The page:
Calif. high court won't halt same-sex marriages
In yet another setback to conservatives opposed to same-sex marriage, the California Supreme Court declined a request to immediately stop San Francisco from marrying gay couples and to nullify the weddings already performed.
Attorney General Bill Lockyer asked the justices Friday to intervene in the debate while they consider the legality of the marriages. More than 3,400 couples have tied the knot since San Francisco began issuing marriage licenses two weeks ago under the directive of Mayor Gavin Newsom.
Lockyer told the justices it was a matter for the courts, not the mayor, to decide. He did not take a position on whether same-sex marriages should be deemed constitutional.
"The genius of our legal system is in the orderly way our laws can be changed, by the Legislature or by a vote of the people through the initiative process, to reflect current wisdom or societal values," he wrote.
The justices told the city and a conservative group that also asked the court to block gay marriages to file new legal briefs by March 5.
Regardless of the order, the San Francisco-based court did not indicate whether it would decide the issue. The seven justices usually are reluctant to decide cases until they work their way up through the lower courts, which this case has not.
Also Friday, New York Attorney General Eliot Spitzer refused a request for an injunction against gay weddings performed in the village of New Paltz, N.Y., noting that such a measure should be a last resort. He did not issue an opinion on whether the marriages were legal.
Twenty-five gay couples exchanged wedding vows Friday on the steps of the New Paltz village hall.
"What we're witnessing in America today is the flowering of the largest civil rights movement the country's had in a generation," said New Paltz' Green Party mayor, Jason West.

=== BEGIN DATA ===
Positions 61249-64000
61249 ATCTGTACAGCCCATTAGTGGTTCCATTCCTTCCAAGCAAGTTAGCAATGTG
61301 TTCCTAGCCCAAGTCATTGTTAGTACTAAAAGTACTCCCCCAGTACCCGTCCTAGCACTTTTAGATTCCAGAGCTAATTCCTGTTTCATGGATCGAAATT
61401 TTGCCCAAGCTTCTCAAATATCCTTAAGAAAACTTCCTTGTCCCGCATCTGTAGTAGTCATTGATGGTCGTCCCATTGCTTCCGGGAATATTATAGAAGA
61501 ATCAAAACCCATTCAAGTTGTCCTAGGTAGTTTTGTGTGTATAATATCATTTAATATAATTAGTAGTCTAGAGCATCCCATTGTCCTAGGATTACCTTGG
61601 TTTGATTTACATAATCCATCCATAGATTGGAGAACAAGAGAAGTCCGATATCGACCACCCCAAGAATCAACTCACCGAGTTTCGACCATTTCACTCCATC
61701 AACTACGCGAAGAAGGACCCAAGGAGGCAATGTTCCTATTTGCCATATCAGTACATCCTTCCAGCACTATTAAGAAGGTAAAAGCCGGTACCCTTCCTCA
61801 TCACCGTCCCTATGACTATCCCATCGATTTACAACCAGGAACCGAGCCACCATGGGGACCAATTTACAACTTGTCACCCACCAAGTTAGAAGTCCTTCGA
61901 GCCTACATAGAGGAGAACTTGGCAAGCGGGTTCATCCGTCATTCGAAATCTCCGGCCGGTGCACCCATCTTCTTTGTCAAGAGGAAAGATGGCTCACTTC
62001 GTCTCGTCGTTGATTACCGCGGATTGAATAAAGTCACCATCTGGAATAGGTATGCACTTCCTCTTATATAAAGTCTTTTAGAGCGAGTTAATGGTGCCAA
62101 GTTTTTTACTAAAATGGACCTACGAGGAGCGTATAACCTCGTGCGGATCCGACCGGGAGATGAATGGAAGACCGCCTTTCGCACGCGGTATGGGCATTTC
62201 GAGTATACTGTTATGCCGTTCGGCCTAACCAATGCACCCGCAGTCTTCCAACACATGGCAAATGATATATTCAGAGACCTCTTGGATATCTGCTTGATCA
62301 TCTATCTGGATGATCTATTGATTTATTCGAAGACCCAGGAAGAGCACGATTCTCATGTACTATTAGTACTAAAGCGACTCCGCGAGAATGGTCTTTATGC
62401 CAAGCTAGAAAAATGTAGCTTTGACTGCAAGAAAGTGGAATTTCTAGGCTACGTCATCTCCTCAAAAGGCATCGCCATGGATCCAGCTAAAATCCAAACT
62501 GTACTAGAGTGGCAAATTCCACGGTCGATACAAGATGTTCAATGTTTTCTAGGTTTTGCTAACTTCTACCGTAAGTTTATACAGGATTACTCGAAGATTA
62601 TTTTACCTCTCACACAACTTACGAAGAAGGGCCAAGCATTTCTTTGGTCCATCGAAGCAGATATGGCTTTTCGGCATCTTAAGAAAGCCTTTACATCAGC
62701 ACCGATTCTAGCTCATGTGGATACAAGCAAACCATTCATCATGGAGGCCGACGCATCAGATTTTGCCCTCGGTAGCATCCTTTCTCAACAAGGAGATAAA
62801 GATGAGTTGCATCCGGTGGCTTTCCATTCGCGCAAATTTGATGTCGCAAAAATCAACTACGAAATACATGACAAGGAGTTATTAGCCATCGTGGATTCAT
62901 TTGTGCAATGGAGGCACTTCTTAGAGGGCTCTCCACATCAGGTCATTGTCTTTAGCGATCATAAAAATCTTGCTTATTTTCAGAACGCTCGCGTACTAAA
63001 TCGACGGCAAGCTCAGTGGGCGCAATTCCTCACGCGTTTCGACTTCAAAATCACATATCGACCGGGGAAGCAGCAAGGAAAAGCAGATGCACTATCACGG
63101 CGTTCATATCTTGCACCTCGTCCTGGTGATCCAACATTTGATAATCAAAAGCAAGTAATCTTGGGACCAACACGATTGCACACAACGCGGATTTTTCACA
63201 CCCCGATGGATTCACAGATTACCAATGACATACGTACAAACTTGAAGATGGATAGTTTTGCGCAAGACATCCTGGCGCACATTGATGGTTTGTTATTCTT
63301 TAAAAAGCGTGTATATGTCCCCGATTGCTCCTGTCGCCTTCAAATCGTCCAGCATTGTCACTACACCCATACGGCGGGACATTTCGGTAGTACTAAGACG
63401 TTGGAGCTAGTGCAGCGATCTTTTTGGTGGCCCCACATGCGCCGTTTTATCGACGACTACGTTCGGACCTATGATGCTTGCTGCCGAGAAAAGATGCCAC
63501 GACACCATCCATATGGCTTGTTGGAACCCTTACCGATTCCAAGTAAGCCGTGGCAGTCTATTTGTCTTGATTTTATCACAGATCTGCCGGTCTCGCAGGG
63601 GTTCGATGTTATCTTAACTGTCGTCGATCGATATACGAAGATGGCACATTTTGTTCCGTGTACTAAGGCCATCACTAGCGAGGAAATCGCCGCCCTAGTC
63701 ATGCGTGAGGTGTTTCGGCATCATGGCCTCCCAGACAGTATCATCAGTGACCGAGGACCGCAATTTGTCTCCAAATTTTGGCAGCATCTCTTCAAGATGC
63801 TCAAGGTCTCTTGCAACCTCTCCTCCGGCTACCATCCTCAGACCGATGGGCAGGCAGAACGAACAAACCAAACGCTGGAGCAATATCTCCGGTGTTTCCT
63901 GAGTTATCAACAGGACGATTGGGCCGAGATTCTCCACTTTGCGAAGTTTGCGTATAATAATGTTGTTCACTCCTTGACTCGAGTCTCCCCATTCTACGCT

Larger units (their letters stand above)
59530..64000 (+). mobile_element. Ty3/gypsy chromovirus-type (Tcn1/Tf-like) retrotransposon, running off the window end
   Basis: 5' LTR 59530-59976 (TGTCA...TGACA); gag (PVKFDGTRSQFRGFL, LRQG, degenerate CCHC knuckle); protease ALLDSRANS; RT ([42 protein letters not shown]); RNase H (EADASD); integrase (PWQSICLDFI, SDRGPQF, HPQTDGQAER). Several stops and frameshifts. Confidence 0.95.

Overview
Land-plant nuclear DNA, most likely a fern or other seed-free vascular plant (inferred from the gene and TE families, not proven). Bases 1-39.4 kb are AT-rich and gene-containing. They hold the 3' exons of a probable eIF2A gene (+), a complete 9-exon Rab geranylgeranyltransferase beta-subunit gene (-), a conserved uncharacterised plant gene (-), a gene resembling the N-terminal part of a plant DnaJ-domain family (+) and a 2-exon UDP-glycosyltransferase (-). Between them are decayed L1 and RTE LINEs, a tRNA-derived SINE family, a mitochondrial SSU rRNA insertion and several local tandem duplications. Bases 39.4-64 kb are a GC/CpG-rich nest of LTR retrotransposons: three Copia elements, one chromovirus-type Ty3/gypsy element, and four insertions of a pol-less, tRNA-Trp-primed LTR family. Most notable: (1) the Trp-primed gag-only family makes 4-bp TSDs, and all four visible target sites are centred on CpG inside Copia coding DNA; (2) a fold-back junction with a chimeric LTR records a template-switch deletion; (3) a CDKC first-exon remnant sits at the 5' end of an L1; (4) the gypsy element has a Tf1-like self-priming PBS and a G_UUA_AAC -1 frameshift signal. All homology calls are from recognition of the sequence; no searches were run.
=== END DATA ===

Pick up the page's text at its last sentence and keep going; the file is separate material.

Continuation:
More than 30 gay couples in Iowa City, Iowa, were denied marriage licenses Friday by an openly lesbian county official who said she must uphold the law.
Earlier this month, a county clerk in New Mexico issued 26 licenses before the state attorney general declared them invalid.
This month's gay marriage push is rooted in a November decision by the Massachusetts Supreme Judicial Court, which ruled that prohibiting same-sex marriages violated that state's constitution. The court reaffirmed the decision this month, clearing the way for full-fledged gay marriages by mid-May.
The issue has sparked intense debate nationwide and spilled into the presidential race. President Bush, citing the Massachusetts decision and the parade of weddings in San Francisco, backed a federal constitutional amendment Tuesday to bar such marriages.
In statehouses nationwide, lawmakers are taking a closer look at their constitutions to see if they could be construed to permit same-sex marriages, even in states where laws now bar them. Massachusetts is one of many states where lawmakers are considering a constitutional amendment to bar the marriages.
San Francisco City Attorney Dennis Herrera sued the state last week on grounds that California's marriage laws violate the state constitution's equal-protection clause. Pressure on Lockyer to act intensified when Gov. Arnold Schwarzenegger directed him to "take immediate steps" to halt San Francisco's marriage march.
Supporters of the marriages have criticized Lockyer for rushing the issue to the state's highest court, while gay marriage opponents have criticized Lockyer for not acting sooner.
The California Supreme Court has a history of addressing marriage and gay rights cases. It was the first state high court in the nation to legalize interracial marriage 56 years ago. Twenty-five years ago, the court upheld gay rights by saying businesses could not arbitrarily discriminate against homosexuals.
Meanwhile, Republican activists who helped mount the recall of former Gov. Gray Davis last year have announced plans to seek the removal of Lockyer, who they say has "neglected his duty" to enforce state marriage laws.
In another development related to the weddings, the Social Security Administration has told its offices nationwide not to accept marriage certificates from San Francisco as proof of identification for newlyweds looking to make name changes on Social Security cards